Hanson-Roberts Tarot Deck | Illustrated by Mary Hanson-Roberts. Published by US Games, 1985.
Historical Significance: Nil
Artistic Appeal: High
Symbolic Resonance: Moderate
Evocative Potential: High
I have a fondness for this deck because it was the first deck I ever bought and used. Without any knowledge of Tarot, in 1986, I wandered into Perelandra Bookstore (now defunct) in Eugene, and was immediately drawn to the collection of Tarot. I don't remember now why I chose this particular deck at the time, but for some reason I selected it--or the other way around. In any case, I enjoyed learning about the Tarot with this deck, and the readings were meaningful enough to keep me interested. Before writing this, I did the usual Web survey, and I find it interesting how many other people, in their reviews, also describe this as the first deck they ever had. I don't think that is a coincidence. The Hanson-Roberts deck, besides being one of the most popular after Rider-Waite and Marseilles, is very user friendly. If feels safe and non-threatening. It is a very good deck for beginners.
The artwork is pleasing. Ms. Hanson-Roberts used the medium of colored pencil with black ink outlines. This resulted in images that feel very soft with complex color gradations. The fact that it was printed with continuous color tone makes it distinct from most older decks printed with solid color using half-tone printing processes.
Hanson-Roberts is a skilled artist. Her compositions are balanced and appealing. Compared to older decks, the images feel fresh and contemporary. There are some Art Nouveau elements, but for the most part, the artwork draws directly from the familiar Rider-Waite images, although the style is quite different. The compositions are zoomed-in compared to R-W, with more detail, giving the feel of being close to the subjects. The symbology is very much paired down in this deck.
The style of the art can best be described as cartoonish. The subjects are uniformly warm and friendly, some so much so they are downright cutesy. There is nothing overtly scary or disturbing in this deck. The images and the readings from this deck feel very gentle, sometimes whimsical, and always affirming.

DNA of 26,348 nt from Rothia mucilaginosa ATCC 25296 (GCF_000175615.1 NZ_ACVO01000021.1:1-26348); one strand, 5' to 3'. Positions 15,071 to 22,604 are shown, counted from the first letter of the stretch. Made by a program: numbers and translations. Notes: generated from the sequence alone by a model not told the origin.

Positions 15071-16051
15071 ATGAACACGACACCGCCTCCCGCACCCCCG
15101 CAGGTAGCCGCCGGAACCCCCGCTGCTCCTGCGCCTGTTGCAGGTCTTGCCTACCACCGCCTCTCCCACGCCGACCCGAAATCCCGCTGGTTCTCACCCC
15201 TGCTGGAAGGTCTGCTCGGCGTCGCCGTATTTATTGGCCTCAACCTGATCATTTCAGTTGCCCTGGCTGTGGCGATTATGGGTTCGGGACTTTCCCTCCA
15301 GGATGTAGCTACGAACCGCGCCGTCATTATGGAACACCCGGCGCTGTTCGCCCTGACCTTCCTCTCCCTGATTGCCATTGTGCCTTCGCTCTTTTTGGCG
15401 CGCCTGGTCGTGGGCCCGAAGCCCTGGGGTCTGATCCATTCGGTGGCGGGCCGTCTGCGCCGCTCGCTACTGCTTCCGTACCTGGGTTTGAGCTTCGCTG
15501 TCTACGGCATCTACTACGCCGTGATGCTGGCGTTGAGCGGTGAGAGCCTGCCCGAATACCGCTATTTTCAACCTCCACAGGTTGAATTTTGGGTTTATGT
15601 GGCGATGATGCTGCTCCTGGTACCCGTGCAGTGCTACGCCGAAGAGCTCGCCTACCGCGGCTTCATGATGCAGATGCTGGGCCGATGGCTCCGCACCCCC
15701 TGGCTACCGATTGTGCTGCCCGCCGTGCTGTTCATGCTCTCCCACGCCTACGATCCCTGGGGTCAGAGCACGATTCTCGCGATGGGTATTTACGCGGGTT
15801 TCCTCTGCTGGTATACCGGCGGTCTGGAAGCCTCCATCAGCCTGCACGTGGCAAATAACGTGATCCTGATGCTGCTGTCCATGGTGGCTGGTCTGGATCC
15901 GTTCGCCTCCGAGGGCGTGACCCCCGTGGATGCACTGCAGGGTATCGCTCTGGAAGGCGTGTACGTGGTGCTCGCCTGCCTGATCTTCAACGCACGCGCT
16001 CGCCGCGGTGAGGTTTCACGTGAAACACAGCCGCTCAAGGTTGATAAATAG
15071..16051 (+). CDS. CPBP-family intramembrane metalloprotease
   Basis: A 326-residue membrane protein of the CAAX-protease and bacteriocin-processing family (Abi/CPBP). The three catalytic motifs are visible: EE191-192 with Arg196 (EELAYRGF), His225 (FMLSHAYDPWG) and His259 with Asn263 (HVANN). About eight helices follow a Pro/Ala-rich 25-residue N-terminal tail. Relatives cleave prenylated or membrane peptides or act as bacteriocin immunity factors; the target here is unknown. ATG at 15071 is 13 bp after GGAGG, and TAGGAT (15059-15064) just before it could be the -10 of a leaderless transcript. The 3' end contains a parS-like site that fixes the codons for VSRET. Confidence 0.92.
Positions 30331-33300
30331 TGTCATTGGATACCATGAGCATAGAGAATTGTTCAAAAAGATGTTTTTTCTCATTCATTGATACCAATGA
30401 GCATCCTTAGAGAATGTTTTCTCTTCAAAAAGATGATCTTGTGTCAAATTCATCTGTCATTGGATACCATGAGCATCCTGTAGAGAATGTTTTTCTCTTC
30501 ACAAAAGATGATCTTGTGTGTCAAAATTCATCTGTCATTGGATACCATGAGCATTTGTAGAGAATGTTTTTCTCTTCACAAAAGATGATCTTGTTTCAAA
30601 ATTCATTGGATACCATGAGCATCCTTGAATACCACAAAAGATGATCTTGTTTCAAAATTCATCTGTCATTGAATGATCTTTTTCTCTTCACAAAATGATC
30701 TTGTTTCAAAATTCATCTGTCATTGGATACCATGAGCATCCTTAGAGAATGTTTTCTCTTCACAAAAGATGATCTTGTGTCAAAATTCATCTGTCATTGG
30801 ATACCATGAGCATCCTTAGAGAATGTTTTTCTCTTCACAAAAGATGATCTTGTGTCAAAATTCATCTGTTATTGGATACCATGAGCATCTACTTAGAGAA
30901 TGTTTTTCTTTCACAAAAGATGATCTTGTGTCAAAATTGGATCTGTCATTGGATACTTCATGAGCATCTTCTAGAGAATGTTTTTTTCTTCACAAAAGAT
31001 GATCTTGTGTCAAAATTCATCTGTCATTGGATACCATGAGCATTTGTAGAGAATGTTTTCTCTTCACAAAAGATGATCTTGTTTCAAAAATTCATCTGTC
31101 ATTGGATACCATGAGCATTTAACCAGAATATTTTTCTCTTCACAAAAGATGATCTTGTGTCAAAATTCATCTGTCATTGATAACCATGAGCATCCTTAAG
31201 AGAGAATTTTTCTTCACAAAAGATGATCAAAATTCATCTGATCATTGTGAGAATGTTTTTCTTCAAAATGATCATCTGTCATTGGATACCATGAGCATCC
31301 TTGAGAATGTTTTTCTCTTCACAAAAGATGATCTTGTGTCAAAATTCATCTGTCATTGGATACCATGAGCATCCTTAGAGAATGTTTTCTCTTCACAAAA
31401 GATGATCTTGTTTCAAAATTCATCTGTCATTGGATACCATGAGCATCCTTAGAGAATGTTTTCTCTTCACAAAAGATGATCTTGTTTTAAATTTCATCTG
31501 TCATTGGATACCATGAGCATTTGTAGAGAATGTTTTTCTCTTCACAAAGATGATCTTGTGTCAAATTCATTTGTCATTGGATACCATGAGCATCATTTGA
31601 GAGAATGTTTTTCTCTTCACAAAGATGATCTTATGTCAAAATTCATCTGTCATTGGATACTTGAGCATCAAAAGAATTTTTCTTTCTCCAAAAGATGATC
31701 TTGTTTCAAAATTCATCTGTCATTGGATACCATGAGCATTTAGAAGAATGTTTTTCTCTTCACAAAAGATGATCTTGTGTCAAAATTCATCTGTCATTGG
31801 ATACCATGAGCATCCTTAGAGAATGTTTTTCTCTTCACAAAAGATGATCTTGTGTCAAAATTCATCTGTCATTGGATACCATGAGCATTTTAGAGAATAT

The meanings and symbols are firmly and predictably in the occultist Tarot tradition, most famously realized in Rider-Waite. There are no surprises or new symbolic schemes. The meaning associated with each card is much that same as with R-W and derivatives. As always, this deck comes with its own pamphlet, but if you're familiar with the R-W meanings, you will hardly need it.
It should come as a surprise to no one that Mary Hanson-Roberts, a long-time Florida resident, is an illustrator of comics featuring felines and all things cute and furry. Her best know comic, called Here Comes a Candle, was first serialized in the comic periodical, Furrlough, and, in 2000, was published as a graphic novel. She is an active member of the "Furry Art" community and is known to attend, sometimes in a place of honor, furry art conventions such as ConFurence and FurFest.
In any case, the Hanson-Roberts Tarot deck is a little too cute for my taste, but it still holds sentimental value for me, as it apparently does for many others also. It is a good starter deck due to ease of use and its kind personality. It is especially recommended for youth and anyone who experiences fearfulness at using a traditional deck.
There is also a companion guide available specific to this deck: The Hanson-Roberts Tarot Companion
If you like this deck, you might also have a look at her other deck, The Whimsical Tarot: A Deck for Children and the Young at Heart. . . it features, as you might guess, bipedal cats.